United States District Court, E.D. Michigan, Southern Division
Stephanie Dawkins Davis United States Magistrate Judge
OPINION AND ORDER DENYING PLAINTIFF'S MOTION
FOR RECONSIDERATION , DIRECTING SERVICE
WITHOUT PREPAYMENT OF COSTS, AND AUTHORIZING
THE UNITED STATES MARSHAL TO COLLECT COSTS
AFTER SERVICE IS MADE
Gershwin A. Drain United States District Court Judge
2016, Plaintiff William Staples filed a pro se civil
rights complaint. Dkt. No. 1. Plaintiff is a federal prisoner
currently confined at the United States Federal Correctional
Institution in Estill, South Carolina. Dkt. No. 10.
Plaintiff's brought his complaint against seven
defendants, pleading a variety of claims stemming from
different instances of alleged mistreatment while
incarcerated. See Dkt. No. 1. After reviewing
Plaintiff's complaint, the Court dismissed improperly
joined claims and defendants, and ordered Plaintiff to
provide materials needed to properly serve remaining
defendants. Dkt. Nos. 5, 8.
submitted extra copies of the complaint, but also filed an
objection to the Court's order. While objections are
properly filed to dispute the findings of a magistrate
judge's report and recommendation, the correct means by
which to dispute a district court judge's order is a
motion for reconsideration. Accordingly, the Court will
interpret Plaintiff's objection  as moving the Court
to reconsider its prior ruling.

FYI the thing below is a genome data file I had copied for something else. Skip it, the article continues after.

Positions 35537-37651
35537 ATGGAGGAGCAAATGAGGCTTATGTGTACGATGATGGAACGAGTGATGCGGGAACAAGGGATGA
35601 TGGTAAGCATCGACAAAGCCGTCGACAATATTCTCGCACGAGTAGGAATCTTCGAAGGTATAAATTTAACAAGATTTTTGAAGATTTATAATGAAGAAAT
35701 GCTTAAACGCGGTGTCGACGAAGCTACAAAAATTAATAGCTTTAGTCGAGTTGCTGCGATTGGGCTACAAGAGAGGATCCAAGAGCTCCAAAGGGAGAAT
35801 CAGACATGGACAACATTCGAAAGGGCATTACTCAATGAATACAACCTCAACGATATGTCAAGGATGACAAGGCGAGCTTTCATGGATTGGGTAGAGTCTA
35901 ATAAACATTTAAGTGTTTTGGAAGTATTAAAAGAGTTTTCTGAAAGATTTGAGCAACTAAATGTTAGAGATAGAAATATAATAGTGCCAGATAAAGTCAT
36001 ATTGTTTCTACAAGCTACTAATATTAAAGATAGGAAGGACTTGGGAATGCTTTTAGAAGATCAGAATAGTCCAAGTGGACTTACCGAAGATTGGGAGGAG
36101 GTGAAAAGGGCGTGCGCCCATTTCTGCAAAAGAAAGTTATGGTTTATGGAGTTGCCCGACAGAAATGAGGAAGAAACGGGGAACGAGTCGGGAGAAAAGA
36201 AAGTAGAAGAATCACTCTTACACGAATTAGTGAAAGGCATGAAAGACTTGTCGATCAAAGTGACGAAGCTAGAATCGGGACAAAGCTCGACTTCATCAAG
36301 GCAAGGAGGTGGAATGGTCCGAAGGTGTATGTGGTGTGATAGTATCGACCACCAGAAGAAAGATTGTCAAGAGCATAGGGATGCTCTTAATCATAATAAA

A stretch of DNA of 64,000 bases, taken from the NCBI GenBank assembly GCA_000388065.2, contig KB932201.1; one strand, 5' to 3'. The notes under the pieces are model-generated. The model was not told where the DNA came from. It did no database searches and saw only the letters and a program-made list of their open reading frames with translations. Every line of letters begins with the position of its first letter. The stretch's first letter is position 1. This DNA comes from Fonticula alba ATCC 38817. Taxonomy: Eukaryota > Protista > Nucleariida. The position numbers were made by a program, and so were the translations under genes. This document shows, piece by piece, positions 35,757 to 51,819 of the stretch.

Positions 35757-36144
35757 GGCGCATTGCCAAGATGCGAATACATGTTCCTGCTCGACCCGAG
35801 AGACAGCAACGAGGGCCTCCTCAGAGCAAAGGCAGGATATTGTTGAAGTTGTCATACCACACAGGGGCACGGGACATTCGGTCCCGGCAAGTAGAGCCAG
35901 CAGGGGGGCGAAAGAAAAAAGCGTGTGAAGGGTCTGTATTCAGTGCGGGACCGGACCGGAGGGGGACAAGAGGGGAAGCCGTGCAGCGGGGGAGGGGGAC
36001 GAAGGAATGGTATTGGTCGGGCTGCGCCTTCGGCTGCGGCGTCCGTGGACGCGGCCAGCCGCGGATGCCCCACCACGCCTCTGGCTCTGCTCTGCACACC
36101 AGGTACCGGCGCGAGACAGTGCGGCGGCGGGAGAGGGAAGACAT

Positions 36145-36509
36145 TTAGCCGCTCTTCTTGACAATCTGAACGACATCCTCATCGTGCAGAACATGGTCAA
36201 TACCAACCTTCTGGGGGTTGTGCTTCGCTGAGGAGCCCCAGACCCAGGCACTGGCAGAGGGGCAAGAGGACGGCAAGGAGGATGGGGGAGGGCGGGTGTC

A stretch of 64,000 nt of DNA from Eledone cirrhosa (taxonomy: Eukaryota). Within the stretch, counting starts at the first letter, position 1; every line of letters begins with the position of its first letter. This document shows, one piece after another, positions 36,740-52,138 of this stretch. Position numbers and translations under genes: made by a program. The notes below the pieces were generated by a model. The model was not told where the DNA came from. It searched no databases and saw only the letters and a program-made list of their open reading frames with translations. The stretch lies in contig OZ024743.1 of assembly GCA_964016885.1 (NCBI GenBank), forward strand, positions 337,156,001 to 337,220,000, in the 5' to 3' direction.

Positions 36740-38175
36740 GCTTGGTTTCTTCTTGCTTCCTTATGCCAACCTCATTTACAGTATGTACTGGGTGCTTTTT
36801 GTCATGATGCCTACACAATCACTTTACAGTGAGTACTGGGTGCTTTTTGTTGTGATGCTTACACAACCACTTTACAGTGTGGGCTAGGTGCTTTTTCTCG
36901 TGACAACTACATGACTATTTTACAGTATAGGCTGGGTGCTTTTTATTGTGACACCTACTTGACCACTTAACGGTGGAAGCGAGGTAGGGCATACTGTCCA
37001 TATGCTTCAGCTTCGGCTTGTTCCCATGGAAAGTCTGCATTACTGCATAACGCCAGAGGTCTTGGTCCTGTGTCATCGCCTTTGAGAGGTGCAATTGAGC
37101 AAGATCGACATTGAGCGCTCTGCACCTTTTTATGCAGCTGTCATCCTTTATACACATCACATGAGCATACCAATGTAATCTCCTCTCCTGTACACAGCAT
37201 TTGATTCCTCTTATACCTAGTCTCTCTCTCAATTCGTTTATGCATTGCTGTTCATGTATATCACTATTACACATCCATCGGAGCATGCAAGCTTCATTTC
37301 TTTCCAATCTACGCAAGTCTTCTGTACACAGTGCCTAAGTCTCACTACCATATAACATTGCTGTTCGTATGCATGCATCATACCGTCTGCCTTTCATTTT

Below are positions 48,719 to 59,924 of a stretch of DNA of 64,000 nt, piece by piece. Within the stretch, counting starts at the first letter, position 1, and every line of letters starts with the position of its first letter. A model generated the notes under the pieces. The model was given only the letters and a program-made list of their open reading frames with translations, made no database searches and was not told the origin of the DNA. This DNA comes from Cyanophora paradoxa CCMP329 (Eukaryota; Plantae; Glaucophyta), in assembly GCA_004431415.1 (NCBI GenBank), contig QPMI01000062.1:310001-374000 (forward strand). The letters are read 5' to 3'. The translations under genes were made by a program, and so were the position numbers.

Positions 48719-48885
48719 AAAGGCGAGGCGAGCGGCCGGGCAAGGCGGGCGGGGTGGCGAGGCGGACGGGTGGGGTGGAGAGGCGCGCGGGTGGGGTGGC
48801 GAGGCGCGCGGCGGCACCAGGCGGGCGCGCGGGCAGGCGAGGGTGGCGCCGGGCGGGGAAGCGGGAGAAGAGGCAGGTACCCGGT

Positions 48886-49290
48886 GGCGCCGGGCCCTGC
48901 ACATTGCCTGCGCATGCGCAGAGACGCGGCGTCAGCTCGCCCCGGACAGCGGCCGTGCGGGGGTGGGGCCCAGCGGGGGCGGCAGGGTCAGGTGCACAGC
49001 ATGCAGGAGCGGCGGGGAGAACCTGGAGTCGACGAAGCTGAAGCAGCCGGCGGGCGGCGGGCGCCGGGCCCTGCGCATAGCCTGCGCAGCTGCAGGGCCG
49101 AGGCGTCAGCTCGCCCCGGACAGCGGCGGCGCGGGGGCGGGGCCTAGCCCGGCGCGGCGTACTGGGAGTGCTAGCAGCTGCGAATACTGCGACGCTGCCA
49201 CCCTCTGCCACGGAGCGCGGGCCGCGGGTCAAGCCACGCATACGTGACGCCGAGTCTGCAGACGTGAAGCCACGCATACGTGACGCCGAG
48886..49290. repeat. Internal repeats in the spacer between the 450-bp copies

reasons stated below, the Court DENIES
Plaintiff's motion .
motion for rehearing or reconsideration must be filed within
14 days after entry of the judgment or order.” E.D.
Mich. LR 7.1(h)(1). Under this Court's Local Rules, the
Court may not grant a motion for reconsideration that merely
presents the same issues upon which the Court already ruled.
E.D. Mich. LR 7.1(h)(3). Additionally, the movant must
demonstrate that there is a palpable defect in the opinion or
order under attack and that correcting the defect will result
in a different disposition of the case. Id.;
Indah v. U.S. S.E.C., 661 F.3d 914, 924 (6th Cir.
2011). “A ‘palpable defect' is a defect which
is obvious, clear, unmistakable, manifest, or plain.”
Hawkins v. Genesys Health Systems, 704 F.Supp.2d
688, 709 (E.D. Mich. 2010) (quoting Ososki v. St. Paul
Surplus Lines Ins. Co., 162 F.Supp.2d 714, 718 (E.D.
Failure to State a Claim
first objects that the Court should not dismissed some of his
claims prior to summary judgment. Dkt. No. 9, p. 2 (Pg. ID
55). However, contrary to Plaintiff's argument, the Court
did not dismiss his claim based on facts. The Court dismissed
Plaintiff's claim alleging his rights were violated by
having to pay a $2.00 co-pay for each medical visit because
the Sixth Circuit has already determined that a claim cannot
result from his action. See White v. Corr. Med. Servs.
Inc., 94 F. App'x 262, 264 (6th Cir. 2004)
(“It is constitutional to charge inmates a small fee
for health care where indigent inmates are guaranteed service
regardless of ability to pay.”). Even assuming all of
Plaintiff's alleged facts to be true, this claim cannot
legally rise to the level of a constitutional violation and
was properly dismissed with prejudice.
the Court denies Plaintiff's motion as to this point.
Dismissal of Defendant United States
Plaintiff objects to the Court's dismissal of Defendant
United States on the ground of sovereign immunity, arguing
that he may pursue the United States as a defendant under ...